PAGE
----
When one looks at what the major architects are saying about this, it is absolutely clear what they are talking about. One need only look at who the main players are. President Macron of France is talking about putting boots on the ground in Libya, as if they did not do enough damage there. One looks at the destruction of Libya as a result of French and western bombing of that country and the refugee disaster that has come from it. Now they are talking about further exacerbating that.

I will repeat the quote from the President of the European Council, Mr. Donald Tusk. He specifically referred to the objective of PESCO as "to protect the bloc from the effects of the migrant crisis, hostile bordering states and forces that risk tearing the bloc apart". It does not get more explicit and, frankly, disgusting than that. What does he mean by "protect ... from the effects of the migrant crisis"? It means a military machine to stop desperate people fleeing from Libya, Syria and other places in which the west was responsible for causing the initial chaos. Now we are going to ramp up military defence and be part of keeping those people out. What are the "hostile bordering states" for which we need this common defence policy and to increase military expenditure?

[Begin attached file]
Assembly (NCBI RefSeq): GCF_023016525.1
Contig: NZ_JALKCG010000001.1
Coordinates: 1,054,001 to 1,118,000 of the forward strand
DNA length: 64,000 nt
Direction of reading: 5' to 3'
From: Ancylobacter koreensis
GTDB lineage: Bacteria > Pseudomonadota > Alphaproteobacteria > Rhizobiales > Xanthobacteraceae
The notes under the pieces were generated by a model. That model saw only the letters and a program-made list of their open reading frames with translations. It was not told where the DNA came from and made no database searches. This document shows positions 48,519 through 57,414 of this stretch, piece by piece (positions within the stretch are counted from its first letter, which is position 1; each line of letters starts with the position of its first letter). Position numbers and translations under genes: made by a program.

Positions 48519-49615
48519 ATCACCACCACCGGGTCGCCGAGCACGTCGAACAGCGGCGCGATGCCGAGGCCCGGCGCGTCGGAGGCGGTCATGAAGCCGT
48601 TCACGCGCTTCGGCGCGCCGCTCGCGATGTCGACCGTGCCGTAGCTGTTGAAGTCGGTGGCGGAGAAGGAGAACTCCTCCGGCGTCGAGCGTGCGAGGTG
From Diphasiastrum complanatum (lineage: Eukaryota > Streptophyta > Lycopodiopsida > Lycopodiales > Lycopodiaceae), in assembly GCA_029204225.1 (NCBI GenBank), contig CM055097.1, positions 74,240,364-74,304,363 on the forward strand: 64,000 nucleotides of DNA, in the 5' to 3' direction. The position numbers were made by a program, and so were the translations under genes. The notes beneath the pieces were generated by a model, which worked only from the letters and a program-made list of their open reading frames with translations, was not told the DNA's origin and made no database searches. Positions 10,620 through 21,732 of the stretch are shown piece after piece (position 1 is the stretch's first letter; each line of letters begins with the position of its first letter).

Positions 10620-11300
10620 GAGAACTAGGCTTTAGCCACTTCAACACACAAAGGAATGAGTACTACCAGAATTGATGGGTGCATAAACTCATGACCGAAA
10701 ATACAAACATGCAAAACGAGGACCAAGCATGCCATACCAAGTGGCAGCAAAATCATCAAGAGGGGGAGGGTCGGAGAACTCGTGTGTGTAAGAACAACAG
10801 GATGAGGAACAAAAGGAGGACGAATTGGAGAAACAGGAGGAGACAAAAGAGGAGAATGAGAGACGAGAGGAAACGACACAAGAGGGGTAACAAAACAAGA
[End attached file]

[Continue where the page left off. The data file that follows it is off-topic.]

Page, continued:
There is no doubt that this is an abandonment of our neutrality and a move into a common defence. I believe it is unconstitutional. It is counter to Article 29.4.9° of the Constitution and it should be challenged. We will have to seriously consider challenging it on constitutional grounds if the Government refuses to pull back from this shameful decision to abandon Ireland's military neutrality.